When flying seems the only option

Authors: Kooger, R. Wilde, H.P.J. de Usmani, O.
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Analyzing different options to make flights more sustainable

An increasing number of people experiences flight shame (or ‘flygskam’ in Swedish, where the term originated). However, as of yet this has not resulted in a reduction in the number of flights. Flying currently remains the default option for (international) travel.

Over the past 20 years, the number of passengers worldwide has grown to about 5.5% annually. Between 2015 and 2019 the annual growth amounted to approximately 7%-8% (4.2% in 2019). The International Air Transport Association (IATA) projects a growth of 3.6% per year in the coming 20 years (with a range of 2.7% to 5.6%). In terms of passengers, this would indicate an increase from about 3.8 billion passengers in 2016 to 7.8 billion in 2036 (range: 6.7-11.4 billion). Flying is easy, cheap, and is perceived as the default option for travelling internationally. Booking a plane ticket to Madrid, for example, can be done in a matter of minutes. Opting for an alternative like the train for such an international journey (except for specific ones, such as the ones served by Thalys) is much more complex, takes longer, and often costs (much) more. Plane ticket prices have dropped dramatically from hundreds of euros 25 years ago to a fraction of that amount today. Even though people feel there is no realistic alternative for flying to, e.g., Madrid, they struggle with the fact that flying is not sustainable. Therefore this article looks into more sustainable possibilities for flying.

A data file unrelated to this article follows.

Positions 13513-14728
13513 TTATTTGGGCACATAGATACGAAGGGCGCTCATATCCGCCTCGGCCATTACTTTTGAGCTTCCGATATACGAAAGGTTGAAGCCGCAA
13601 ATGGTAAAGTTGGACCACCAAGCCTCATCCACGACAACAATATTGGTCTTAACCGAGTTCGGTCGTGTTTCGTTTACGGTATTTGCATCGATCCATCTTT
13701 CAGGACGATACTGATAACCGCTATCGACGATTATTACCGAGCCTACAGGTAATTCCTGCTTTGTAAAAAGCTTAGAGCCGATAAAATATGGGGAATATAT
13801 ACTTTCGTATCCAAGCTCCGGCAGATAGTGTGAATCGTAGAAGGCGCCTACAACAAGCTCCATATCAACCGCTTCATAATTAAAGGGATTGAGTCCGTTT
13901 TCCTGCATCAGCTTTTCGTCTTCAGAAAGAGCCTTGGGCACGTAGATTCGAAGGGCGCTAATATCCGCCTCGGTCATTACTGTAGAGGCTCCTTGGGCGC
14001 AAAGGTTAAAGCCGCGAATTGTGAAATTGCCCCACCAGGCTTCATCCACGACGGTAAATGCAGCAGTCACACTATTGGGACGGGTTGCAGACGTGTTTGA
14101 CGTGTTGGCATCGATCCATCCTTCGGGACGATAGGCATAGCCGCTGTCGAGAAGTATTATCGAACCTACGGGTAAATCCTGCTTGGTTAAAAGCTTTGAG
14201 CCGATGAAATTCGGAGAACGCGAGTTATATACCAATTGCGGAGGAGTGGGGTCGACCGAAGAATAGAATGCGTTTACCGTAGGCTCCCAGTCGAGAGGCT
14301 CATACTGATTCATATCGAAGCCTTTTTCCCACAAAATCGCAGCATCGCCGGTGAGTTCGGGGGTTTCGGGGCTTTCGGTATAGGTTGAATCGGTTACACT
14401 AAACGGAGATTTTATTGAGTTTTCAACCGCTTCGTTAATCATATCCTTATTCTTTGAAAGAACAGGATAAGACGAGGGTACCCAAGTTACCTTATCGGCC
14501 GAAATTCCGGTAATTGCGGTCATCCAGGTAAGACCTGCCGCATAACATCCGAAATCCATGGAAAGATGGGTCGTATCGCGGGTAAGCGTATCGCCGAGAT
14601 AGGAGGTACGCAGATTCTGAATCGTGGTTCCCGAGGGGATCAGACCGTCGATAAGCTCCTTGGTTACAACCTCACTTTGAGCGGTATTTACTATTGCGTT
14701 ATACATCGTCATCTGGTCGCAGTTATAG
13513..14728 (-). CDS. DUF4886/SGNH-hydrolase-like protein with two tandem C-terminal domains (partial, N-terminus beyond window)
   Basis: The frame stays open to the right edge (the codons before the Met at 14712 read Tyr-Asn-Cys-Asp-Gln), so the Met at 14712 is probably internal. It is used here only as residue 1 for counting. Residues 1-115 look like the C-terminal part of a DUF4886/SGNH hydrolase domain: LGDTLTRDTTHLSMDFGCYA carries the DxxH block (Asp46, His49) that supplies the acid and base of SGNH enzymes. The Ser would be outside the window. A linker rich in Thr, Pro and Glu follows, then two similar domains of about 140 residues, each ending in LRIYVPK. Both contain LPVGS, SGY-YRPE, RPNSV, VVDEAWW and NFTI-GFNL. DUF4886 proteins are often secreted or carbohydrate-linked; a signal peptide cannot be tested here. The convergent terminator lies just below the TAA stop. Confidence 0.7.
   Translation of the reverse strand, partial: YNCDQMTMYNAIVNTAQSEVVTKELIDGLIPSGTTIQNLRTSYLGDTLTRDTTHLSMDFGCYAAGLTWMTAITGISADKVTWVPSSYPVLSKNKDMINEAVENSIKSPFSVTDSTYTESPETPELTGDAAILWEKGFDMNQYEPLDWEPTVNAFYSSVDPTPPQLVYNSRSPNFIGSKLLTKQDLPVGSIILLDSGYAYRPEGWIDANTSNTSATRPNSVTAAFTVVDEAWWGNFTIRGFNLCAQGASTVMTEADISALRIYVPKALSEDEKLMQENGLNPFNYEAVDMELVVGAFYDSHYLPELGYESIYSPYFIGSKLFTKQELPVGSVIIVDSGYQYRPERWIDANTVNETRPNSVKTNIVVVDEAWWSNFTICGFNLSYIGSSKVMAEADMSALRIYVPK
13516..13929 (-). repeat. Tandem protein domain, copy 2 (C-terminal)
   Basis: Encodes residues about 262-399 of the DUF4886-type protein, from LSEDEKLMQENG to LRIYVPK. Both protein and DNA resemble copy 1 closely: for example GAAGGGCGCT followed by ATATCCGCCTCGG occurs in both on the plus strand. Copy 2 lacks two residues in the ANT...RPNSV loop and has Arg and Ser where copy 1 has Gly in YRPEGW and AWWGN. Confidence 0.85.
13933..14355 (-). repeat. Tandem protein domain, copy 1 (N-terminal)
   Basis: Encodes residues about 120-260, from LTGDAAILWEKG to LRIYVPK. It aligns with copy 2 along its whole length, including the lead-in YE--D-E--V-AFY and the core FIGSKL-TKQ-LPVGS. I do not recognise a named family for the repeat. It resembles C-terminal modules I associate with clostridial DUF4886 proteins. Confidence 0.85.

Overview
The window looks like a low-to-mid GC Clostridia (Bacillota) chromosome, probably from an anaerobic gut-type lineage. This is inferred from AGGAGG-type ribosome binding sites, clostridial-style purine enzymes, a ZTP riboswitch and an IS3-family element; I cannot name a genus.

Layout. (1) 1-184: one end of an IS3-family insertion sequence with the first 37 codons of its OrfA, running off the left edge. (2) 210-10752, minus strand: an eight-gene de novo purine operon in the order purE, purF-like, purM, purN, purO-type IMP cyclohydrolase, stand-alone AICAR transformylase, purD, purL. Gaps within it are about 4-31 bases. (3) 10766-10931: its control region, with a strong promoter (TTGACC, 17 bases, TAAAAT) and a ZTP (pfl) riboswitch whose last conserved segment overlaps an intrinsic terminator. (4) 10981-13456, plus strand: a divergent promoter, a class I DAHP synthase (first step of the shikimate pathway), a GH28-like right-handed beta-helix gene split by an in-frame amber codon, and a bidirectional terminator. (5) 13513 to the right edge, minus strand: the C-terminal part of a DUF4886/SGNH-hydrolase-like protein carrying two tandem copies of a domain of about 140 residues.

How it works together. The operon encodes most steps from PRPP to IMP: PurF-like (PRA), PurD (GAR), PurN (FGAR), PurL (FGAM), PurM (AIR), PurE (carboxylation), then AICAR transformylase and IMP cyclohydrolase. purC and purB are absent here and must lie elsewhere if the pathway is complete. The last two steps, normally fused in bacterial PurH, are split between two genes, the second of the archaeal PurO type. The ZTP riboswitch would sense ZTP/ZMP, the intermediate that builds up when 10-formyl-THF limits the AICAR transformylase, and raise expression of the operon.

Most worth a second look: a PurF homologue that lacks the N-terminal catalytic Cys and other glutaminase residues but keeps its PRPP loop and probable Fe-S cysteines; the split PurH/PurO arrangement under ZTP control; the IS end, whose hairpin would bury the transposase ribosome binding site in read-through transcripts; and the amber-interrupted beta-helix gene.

The CO2 impact of the aviation sector is growing and difficult to reduce